260 Central Shaft Road
Florida, MA 01247
(413) 663-8469 or
(413) 664-4800

Savoy Mountain State Forest makes it easy to leave the everyday world behind. Scenic North and South Ponds, with wooded edges and hills rising in the distance, offer tranquil places to fish, picnic and swim. 45 campsites and 1 group site are located in an old apple orchard. Four log cabins overlook South Pond, available for year-round rental.

Over 50 miles of wooded trails invite year-round recreational access to spectacular natural features. Hike the Bog Pond Trail, with its floating bog islands. Or climb up Spruce Hill on the Busby Trail for breathtaking views, especially during fall foliage and hawk migration. Be sure to visit Tannery Falls (and nearby Parker Brook Falls), where Ross Brook flows through a deep chasm, and then cascades over 50 feet to a clear pool below.

Campground Map

View on Screen Link to the image file.

Download printable version pdf format of    Savoy Mountain State Forest Camping and Day-Use Area


Trail Maps

Summer pdf format of    Savoy Mountain State Forest Summer Trail Map

Winter pdf format of    Savoy Mountain State Forest Winter Trail Map

Busby Trail to Spruce Hill pdf format of    Busby Trail to Spruce Hill Savoy Mountain State Forest

Haskins Trail to Bog Pond pdf format of    Haskins Trail to Bog Pond Savoy Mountain State Forest

Mahican-Mohawk Trail


Park Directions

Savoy Mountain State Forest is located in the northern Berkshires of western Massachusetts.

From the East, North and South/I-91: From I-91 take Exit 26 in Greenfield and follow MA Rte. 2 west to the town of Florida for 31.4 miles. Turn left onto Central Shaft Road. Keep right at the next 2 forks, continuing to stay on Central Shaft Rd. From Rte. 2 the park headquarters is 2.8 miles, North Pond day-use area is 3.3 miles, and the campground is 3.7 miles.

From the West/Rte. 2: From downtown North Adams follow MA Rte. 2 east for 5 miles. Turn right onto Central Shaft Road, 0.4 miles from the Florida town line. Keep right at the next 2 forks, continuing to stay on Central Shaft Rd. From Rte. 2 the park headquarters is 2.8 miles, North Pond day-use area is 3.3 miles, and the campground is 3.7 miles.

From the South, East and West /MassPike (I-90): Take Exit 2 in Lee and follow US Rte. 20 west to US Rte. 7 north to Williamstown for 31.7 miles. Take MA Rte. 2 east through downtown North Adams, for 11.2 miles. Turn right onto Central Shaft Road, 0.4 miles from the Florida town line. Keep right at the next 2 forks, continuing to stay on Central Shaft Rd. From Rte. 2 the park headquarters is 2.8 miles, North Pond day-use area is 3.3 miles, and the campground is 3.7 miles.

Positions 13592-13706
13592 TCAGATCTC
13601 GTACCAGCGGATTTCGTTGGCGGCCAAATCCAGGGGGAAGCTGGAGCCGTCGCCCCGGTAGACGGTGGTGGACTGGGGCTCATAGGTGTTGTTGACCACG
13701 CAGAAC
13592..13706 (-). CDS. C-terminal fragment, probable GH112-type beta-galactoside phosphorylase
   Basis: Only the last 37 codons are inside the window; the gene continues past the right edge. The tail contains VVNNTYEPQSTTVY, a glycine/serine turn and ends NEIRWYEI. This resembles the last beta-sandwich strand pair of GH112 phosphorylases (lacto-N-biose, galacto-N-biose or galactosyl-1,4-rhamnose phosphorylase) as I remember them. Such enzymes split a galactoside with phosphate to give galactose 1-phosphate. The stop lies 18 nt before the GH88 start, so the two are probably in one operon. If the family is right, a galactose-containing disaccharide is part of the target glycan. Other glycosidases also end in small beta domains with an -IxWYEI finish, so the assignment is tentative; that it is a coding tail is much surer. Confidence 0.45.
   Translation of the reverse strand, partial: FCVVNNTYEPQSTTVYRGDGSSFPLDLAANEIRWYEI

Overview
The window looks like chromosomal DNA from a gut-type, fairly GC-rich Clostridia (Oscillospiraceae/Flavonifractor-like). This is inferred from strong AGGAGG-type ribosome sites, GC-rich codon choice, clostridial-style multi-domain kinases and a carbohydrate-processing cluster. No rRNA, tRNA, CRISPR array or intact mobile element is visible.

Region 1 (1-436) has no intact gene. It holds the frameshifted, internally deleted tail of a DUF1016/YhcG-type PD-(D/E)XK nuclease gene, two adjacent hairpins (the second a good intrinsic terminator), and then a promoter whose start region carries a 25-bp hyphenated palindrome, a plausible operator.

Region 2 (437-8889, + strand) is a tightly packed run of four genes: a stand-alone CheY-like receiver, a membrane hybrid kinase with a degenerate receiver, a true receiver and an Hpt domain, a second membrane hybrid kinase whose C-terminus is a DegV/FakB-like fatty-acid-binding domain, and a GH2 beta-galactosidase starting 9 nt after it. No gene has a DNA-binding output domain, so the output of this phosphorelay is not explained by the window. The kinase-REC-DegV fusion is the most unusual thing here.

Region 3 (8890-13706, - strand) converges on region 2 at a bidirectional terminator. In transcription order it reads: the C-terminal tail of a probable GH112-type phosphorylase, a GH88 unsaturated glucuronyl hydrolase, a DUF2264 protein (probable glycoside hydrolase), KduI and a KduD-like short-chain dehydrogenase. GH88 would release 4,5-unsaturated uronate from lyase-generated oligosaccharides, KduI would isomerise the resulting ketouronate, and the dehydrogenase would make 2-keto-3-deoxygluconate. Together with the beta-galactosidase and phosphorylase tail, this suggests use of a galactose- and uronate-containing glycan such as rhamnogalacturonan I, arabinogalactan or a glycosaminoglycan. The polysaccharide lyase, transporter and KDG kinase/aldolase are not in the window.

Things to know before you go…

The park is open from 8AM until dusk, year-round. Access is free, however a $5 fee is charged from mid-May through Columbus Day for parking only at North Pond day-use area and for visitors to the campground. Parking is free for ParksPass holders, vehicles with Handicapped, disabled veteran plates/placard, and seniors 62 and above with the Massachusetts Senior Pass.

Camping season is from mid-May to mid-October. Reservations are suggested. Campground office hours are 9am-9pm.

Group campsite accommodates 25 people. Reservations are required.
See More...

Recreational Opportunities


Park History

Savoy Mountain State Forest is located atop the Hoosac Mountain Range in northwestern Massachusetts. The Hoosac Range is an extension of the Green Mountains of Vermont, and is the first mountain barrier encountered rising west of the Connecticut River Valley. "Hoosac" is an Algonquin word meaning, place of stones. Settlement of these remote towns of Florida and Savoy by farmers began in the early 19th century. The construction of the Hoosac Tunnel (1851-75) for railroad transportation created a momentary population boom. After its completion the tunnel workers left. Many moved down in the valley to Adams or North Adams to work in the woolen mills, or headed west to join in the great land rush for better farmland. Savoy Mountain State Forest was created in 1918 with the purchase of 1,000 acres of this abandoned farmland. During the 1930s the Civilian Conservation Corps (CCC) reforested much of this area with Norway and Blue Spruce, and built new concrete dams at Bog, Burnett and Tannery Pond to replace older dams. Today, apple trees interspersed throughout the campground and stonewalls are some reminders of the once vibrant farming history.


Other State Parks

Mohawk Trail State Forest also offers year-round cabin camping.